Wednesday, July 30, 2014
PLACERVILLE, CALIFORNIA
99 CENTS

Rock doc: Fetching for a living

By
From page A4 | October 22, 2012 |

My brown mutt and I went for a walk recently on an old railroad grade at the edge of a ghost-town where we sometimes stroll. Buster Brown is a Lab mix, with an emphasis on the mix.

Buster likes to visit the ghost-town in part because it still has one occupied house, and friends of mine live there with their chickens, a cat and a dog. The resident dog is a small, insanely intense cattle dog mix. He dedicates his considerable energies to retrieving pine cones kicked along the road by willing walkers.

While Buster is willing to retrieve sticks thrown into water, he won’t play that game for more than 10 minutes. But I can’t tire out his country friend, who will chase pinecones as long as you are willing to kick them. The little cattle-dog has a deep and unshakable concentration for his self-assigned “work.”

Humans have bred that kind of intensity into some dogs. And science is now revealing that along with focused energy, some dogs have more intelligence than we ever really understood. Here’s the story:

A border collie in South Carolina named “Chaser” was adopted by a research psychologist. John W. Pilley took Chaser home when she was 8-weeks of age and started intensive, five-hours per day training of the young pup. For three years the dog worked with Pilley and a few others, learning a variety of commands and behaviors through the process of game-playing, with nothing  more than verbal praise as a reward for a job well done.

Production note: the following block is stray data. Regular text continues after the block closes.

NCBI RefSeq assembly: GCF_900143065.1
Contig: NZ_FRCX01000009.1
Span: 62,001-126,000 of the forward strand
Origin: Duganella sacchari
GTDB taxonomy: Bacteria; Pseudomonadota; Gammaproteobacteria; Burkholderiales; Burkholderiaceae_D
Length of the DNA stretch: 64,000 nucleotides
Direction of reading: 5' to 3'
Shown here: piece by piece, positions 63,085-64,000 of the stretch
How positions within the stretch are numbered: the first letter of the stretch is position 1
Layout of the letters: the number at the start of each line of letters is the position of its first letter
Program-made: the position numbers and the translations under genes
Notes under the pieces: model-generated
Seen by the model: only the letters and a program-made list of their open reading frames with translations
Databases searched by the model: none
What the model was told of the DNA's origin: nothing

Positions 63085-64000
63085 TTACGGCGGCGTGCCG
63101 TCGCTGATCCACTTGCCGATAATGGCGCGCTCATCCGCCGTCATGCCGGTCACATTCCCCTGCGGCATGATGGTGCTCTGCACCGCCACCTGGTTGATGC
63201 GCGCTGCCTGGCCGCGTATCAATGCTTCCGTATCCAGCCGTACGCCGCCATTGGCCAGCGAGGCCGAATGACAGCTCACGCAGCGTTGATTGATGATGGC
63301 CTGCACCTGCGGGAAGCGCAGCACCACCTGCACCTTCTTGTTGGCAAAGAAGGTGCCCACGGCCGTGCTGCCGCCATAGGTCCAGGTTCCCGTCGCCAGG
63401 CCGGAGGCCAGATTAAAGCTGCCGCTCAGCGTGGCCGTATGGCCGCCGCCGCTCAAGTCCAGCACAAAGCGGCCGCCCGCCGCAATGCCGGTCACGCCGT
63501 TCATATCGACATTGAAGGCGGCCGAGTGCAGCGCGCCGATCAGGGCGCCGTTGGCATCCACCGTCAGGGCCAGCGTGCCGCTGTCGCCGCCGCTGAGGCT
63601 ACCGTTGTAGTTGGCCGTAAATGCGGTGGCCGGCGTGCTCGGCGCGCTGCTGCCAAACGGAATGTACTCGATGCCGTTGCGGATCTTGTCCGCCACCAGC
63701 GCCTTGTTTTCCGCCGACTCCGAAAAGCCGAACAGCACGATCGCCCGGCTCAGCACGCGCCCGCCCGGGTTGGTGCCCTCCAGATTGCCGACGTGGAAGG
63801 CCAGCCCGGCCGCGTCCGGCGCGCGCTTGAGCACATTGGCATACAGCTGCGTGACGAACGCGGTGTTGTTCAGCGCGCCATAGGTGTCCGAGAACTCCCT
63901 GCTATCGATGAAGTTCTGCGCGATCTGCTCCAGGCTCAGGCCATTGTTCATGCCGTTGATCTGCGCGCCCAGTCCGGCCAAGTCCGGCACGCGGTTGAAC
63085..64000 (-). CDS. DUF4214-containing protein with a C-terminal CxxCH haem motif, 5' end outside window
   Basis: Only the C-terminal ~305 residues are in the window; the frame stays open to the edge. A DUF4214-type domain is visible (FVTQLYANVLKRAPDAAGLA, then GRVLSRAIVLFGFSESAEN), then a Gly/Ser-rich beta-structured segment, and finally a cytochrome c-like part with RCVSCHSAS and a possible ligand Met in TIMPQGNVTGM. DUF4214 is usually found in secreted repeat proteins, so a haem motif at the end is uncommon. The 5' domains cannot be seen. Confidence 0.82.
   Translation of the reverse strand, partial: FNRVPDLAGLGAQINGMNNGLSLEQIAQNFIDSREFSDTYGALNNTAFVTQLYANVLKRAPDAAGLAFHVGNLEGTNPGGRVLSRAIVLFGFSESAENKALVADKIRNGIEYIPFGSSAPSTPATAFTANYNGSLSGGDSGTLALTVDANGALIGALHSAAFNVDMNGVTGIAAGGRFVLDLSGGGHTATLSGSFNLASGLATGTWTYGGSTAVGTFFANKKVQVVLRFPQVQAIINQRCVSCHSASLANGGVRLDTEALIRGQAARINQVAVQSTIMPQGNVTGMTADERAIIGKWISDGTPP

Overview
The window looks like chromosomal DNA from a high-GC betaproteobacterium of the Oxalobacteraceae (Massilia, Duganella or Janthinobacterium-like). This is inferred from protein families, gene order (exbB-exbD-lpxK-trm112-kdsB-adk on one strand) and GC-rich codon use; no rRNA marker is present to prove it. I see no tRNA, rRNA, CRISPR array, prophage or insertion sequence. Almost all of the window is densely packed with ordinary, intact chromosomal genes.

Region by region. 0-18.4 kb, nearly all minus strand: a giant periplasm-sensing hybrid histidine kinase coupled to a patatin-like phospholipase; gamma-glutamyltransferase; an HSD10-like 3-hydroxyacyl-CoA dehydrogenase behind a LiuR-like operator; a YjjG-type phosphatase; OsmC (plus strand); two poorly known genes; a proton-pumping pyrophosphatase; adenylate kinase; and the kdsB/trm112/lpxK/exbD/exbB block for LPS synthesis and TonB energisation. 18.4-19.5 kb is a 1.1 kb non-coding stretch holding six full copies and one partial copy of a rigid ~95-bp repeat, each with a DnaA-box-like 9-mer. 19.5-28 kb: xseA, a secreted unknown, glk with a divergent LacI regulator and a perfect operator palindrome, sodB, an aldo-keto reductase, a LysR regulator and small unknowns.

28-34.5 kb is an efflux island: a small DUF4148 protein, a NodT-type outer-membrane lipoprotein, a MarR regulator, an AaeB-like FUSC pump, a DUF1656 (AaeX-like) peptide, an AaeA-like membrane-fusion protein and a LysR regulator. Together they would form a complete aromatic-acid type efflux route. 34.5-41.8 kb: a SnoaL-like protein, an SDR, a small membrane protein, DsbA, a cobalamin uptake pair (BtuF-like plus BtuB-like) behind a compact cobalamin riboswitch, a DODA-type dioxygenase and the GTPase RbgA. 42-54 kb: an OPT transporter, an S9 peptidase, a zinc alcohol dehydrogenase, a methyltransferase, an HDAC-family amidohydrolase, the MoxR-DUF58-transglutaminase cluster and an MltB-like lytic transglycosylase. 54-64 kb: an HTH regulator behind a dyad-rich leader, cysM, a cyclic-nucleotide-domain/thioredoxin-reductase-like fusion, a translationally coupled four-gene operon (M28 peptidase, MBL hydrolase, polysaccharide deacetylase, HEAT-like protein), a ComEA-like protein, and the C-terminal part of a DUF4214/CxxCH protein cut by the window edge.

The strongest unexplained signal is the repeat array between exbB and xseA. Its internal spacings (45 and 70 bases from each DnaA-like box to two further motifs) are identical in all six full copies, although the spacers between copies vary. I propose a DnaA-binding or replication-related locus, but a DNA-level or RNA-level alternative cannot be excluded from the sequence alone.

What’s impressive is how much Pilley was able to teach the collie to ultimately do. Pilley acquired second-hand stuffed toys and went to work teaching Chaser to fetch individual toys by name. In the end, Chaser learned over 1,000 proper names for the toys and could reliably fetch them from another room or a different part of the yard and bring them back to Pilley.

What’s even more impressive is how Chaser responds to situations that might overwhelm a 4-year old human. Let’s say you put a new toy among the ones Chaser knows – a toy she has never seen before. Then you ask her to fetch and give her a specific name she’s never heard before. Chaser goes to her toys, looks them all over, and apparently thinks pretty deeply about her work. She then selects the toy she’s never seen and doesn’t know. This is called “learning by exclusion” and is the mark of some serious thinking in her furry noggin.

One thing seems clear. Chaser looks awfully smart to us not because she was a really special border collie pup, but because she fell into an extremely rich learning environment.

Some would say my Buster Brown is not in the same mental league as Chaser. But if Buster could speak he might point out he gets his kibbles every day just like she does, and without slavish devotion to tiring work.

Which canine really is the smarter dog?

Dr. E. Kirsten Peters, a native of the rural Northwest, was trained as a geologist at Princeton and Harvard. Planet Rock Doc, a collection of Peters’ columns, is available at bookstores or from the publisher at wsupress.wsu.edu or 1-800-354-7360. This column is a service of the College of Agricultural, Human and Natural Resource Sciences at Washington State University.

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